"I would have folks step back. If you ever hear these anecdotes and number one, ask where did they hear that information? Where are they getting it? Sometimes people assume because it's on the internet, it must be true. Or maybe I heard it on a news channel on the radio. So it must be true, but this is one of those moments where we've got to be especially vigilant. We've got to check with credible sources like your doctor, your children's hospital, your local department of health, the CDC, a faith leader that you trust and understand what the facts are because otherwise it's not only easily to be misled, but the stakes are so high right now, especially with the Delta variant out there," said Murthy.
Murthy Said No Vaccine is 100% Effective…but Neither is Your Seat Belt, and You Wear That, Right?
"If I told you that you could reduce your risk by 95% of anything, of, you know, getting hurt. If you were in an accident, you would do that, right? IT happens that sometimes people with while wearing seatbelts, they might still get severely injured and they're in a bad enough accident, but we don't take that to mean that seatbelts don't work because, we know now from a lot of data that they have helped save countless lives."
Murthy Said Here's How the Government Was Trying to Build Trust in Science
"This is I think a central question, not just to this pandemic, but it will be of how we address future pandemics, which is how do we build trust and recognize that these efforts to respond to a pandemic, to vaccinate our country, they move at the speed of trust. That trust is almost as important, if not more important than how quickly you actually get the vaccine to locations and how many vaccinators email, a couple of things I would say about this. If we look at trends over time, we know that people have their faith in public institutions and even some private institutions. has declined over the years. We know that there has been a lot of misinformation circulating, especially aided and abetted by technology platforms often unintentionally, but nevertheless, that has had an adverse impact on people's trusts and sometimes even in each other."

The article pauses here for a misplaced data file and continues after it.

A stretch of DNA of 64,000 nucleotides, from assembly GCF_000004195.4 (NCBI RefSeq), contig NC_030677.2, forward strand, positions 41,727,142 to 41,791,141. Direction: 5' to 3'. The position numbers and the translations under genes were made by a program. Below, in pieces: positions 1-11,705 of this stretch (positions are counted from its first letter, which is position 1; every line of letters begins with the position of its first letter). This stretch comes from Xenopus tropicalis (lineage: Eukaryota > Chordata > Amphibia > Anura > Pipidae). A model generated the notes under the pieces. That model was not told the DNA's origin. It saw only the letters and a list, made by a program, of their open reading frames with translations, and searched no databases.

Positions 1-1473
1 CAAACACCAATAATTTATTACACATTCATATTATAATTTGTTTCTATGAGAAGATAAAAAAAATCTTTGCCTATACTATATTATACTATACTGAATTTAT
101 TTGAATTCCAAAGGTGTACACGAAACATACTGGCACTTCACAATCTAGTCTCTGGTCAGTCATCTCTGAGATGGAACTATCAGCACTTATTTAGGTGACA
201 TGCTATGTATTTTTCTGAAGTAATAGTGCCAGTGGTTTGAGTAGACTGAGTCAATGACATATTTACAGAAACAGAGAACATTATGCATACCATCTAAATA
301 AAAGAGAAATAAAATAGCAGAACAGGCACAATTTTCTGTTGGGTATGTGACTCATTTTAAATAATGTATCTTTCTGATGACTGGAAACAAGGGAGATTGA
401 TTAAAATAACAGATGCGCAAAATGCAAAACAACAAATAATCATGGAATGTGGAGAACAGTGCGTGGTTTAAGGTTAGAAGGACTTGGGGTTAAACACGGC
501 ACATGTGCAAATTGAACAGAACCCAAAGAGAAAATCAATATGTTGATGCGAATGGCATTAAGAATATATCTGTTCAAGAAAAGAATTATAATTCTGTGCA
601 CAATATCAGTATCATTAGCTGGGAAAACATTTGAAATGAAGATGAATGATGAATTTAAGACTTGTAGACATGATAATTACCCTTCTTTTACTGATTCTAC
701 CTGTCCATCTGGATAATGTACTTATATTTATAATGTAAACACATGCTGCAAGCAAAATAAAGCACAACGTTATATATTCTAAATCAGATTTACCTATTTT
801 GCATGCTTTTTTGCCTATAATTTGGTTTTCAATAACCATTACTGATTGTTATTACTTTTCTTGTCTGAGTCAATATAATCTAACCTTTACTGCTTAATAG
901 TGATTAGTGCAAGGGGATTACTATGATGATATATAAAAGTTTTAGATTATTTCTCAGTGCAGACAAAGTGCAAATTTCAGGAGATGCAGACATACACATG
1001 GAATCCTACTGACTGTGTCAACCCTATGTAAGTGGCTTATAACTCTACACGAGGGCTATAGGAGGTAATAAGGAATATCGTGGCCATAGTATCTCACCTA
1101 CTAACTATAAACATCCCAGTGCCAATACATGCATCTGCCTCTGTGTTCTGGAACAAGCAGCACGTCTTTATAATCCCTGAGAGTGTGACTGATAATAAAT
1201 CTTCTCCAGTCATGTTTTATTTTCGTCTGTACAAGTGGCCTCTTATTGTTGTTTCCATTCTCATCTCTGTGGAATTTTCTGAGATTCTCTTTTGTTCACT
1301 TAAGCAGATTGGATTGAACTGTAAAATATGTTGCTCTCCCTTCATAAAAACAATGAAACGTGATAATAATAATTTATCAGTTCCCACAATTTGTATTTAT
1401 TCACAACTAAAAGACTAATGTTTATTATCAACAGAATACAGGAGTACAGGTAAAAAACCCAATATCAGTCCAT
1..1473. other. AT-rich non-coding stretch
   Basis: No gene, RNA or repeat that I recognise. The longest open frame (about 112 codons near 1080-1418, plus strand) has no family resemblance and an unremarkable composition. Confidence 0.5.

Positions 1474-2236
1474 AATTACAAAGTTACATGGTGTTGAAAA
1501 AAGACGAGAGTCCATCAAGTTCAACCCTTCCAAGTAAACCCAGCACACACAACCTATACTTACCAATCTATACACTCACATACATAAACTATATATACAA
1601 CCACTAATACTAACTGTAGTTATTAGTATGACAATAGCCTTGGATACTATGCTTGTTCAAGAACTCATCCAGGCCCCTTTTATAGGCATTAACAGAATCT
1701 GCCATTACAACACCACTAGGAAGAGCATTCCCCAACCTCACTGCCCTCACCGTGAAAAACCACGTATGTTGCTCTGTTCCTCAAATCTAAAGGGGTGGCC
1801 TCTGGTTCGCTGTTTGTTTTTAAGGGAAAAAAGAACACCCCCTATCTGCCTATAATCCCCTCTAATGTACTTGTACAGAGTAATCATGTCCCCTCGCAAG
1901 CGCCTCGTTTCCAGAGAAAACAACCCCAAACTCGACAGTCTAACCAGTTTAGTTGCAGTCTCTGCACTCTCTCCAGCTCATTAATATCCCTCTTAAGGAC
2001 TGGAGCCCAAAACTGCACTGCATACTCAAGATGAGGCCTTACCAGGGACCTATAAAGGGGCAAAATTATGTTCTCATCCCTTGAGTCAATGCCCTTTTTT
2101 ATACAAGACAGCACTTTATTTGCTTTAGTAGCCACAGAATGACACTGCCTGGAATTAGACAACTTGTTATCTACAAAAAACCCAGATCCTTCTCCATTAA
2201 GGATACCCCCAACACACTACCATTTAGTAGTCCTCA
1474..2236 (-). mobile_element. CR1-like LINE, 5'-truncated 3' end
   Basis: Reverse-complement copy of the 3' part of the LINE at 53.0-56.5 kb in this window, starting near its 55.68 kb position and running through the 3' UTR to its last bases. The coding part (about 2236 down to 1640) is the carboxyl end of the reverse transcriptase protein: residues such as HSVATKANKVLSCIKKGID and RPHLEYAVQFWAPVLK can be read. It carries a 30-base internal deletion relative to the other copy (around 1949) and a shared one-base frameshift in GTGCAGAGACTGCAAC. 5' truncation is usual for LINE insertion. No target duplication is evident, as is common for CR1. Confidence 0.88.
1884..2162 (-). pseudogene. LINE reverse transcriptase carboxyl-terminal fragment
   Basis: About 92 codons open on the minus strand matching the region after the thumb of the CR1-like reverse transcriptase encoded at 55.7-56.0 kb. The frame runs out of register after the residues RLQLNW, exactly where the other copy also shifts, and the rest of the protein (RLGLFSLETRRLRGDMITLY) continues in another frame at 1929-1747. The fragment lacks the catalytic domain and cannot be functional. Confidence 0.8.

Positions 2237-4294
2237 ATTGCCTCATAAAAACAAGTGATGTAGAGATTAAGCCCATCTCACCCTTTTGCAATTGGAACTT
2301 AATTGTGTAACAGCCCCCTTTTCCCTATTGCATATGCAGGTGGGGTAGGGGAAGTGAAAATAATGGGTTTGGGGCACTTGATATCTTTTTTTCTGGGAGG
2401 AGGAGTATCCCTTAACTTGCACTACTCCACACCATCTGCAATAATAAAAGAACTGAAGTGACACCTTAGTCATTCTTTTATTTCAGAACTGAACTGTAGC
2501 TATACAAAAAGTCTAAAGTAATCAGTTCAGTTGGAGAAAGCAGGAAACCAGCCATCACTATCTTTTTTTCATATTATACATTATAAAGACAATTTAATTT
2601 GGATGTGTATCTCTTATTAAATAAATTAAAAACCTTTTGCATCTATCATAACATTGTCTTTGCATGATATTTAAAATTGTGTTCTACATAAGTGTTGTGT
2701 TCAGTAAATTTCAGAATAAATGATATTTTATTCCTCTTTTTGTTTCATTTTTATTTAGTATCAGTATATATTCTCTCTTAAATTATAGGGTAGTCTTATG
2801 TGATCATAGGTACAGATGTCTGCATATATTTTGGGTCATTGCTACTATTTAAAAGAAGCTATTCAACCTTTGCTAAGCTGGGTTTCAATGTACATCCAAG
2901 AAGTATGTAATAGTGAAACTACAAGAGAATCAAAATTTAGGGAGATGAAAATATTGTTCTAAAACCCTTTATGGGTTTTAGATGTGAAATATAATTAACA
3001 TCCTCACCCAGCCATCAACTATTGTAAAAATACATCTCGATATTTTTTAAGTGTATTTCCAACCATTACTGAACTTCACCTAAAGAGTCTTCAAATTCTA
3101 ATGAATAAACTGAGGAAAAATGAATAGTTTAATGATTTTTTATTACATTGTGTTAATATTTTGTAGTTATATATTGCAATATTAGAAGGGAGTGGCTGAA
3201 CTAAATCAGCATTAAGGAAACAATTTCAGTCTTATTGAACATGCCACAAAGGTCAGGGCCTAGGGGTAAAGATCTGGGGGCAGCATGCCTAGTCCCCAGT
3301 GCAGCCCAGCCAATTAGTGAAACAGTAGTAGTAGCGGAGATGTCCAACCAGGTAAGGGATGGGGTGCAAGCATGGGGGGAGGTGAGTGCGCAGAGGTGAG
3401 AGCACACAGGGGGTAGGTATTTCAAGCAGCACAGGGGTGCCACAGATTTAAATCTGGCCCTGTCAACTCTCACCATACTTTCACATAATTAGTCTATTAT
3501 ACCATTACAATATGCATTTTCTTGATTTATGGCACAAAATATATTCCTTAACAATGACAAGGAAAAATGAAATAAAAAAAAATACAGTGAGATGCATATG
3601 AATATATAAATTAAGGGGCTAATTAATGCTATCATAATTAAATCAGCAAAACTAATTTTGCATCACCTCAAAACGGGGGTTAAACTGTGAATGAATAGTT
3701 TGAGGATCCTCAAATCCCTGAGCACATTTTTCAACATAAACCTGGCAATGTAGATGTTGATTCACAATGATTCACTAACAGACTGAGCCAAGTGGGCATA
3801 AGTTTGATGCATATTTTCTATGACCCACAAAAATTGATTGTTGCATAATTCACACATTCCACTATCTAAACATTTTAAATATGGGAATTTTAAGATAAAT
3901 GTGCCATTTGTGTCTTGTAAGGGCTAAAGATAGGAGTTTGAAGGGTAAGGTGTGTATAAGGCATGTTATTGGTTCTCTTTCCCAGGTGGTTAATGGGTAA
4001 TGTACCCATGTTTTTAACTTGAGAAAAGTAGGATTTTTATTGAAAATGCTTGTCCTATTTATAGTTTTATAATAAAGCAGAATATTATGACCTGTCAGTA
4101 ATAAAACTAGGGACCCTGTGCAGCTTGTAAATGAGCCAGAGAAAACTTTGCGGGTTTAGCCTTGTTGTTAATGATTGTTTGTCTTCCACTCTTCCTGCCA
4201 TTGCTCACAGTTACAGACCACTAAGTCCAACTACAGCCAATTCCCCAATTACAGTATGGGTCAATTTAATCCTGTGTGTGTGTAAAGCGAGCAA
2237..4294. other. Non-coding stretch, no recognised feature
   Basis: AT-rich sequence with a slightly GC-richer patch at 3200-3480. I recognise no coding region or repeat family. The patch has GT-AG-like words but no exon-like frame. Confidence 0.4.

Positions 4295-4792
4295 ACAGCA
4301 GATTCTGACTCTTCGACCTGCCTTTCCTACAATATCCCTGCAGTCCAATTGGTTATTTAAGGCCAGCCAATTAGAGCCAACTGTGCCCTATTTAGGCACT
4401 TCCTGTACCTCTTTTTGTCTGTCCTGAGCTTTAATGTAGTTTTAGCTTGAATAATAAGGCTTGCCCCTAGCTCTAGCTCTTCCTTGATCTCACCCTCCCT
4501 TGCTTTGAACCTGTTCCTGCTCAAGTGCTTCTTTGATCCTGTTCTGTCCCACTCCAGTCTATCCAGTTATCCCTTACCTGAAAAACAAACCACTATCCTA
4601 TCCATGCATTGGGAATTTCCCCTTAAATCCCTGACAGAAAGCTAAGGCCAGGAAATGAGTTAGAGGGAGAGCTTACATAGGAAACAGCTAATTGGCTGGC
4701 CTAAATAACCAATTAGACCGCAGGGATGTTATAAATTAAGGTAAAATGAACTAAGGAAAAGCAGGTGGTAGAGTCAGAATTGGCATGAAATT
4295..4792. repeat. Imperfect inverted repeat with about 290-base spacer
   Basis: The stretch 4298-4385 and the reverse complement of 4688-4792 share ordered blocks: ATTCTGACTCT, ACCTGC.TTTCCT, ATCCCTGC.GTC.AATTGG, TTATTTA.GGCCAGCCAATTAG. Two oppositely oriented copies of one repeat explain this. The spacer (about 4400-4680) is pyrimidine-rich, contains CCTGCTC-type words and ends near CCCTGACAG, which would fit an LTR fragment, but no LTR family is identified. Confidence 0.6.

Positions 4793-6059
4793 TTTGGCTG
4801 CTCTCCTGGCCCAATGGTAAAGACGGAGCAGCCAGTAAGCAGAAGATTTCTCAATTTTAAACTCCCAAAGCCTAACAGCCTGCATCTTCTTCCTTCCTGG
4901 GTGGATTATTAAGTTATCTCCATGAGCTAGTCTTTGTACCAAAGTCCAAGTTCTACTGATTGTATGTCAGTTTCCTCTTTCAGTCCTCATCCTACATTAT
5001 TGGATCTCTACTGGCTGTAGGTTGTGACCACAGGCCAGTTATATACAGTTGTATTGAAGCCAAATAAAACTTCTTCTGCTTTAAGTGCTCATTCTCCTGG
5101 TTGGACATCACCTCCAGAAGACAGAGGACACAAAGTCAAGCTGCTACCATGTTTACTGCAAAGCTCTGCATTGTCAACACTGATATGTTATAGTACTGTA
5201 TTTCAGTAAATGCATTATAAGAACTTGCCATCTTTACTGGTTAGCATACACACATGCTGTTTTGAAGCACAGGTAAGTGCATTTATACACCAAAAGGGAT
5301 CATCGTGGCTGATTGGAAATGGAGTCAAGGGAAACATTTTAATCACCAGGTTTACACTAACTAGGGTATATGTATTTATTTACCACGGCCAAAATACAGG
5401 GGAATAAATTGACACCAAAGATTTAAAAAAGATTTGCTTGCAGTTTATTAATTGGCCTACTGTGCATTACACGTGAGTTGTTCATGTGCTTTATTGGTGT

"So we stand at a moment where we have a deficit in trust, at a time where we need that trust to deliver messages about everything from the vaccine," continued Murthy. "How people can stay safe during this pandemic? A couple of things that the government is doing and can do. One is to recognize where trust exists in our communities. And very interestingly people's trust is not vanished entirely, but it's actually gone more local, right? So people still have trust in their family by and large, they might trust their good friends. Uh, they may trust a faith organization that they're a part of. They may trust, uh, you know, a boss at work. If they really respect them, you know, and feel that they care about their welfare, they may trust their doctor or their other healthcare providers. And so what government has to do in part is recognize that that's where trust is, and then work to support, uh, those individuals and institutions, and by making sure that those individuals, institutions have the information they need, or that they know where it's coming from."
How to Stay Safe Out There
Follow the public health fundamentals and help end this pandemic, no matter where you live—get vaccinated ASAP; if you live in an area with low vaccination rates, wear an N95 face mask, don't travel, social distance, avoid large crowds, don't go indoors with people you're not sheltering with (especially in bars), practice good hand hygiene, and to protect your life and the lives of others, don't visit any of these 35 Places You're Most Likely to Catch COVID.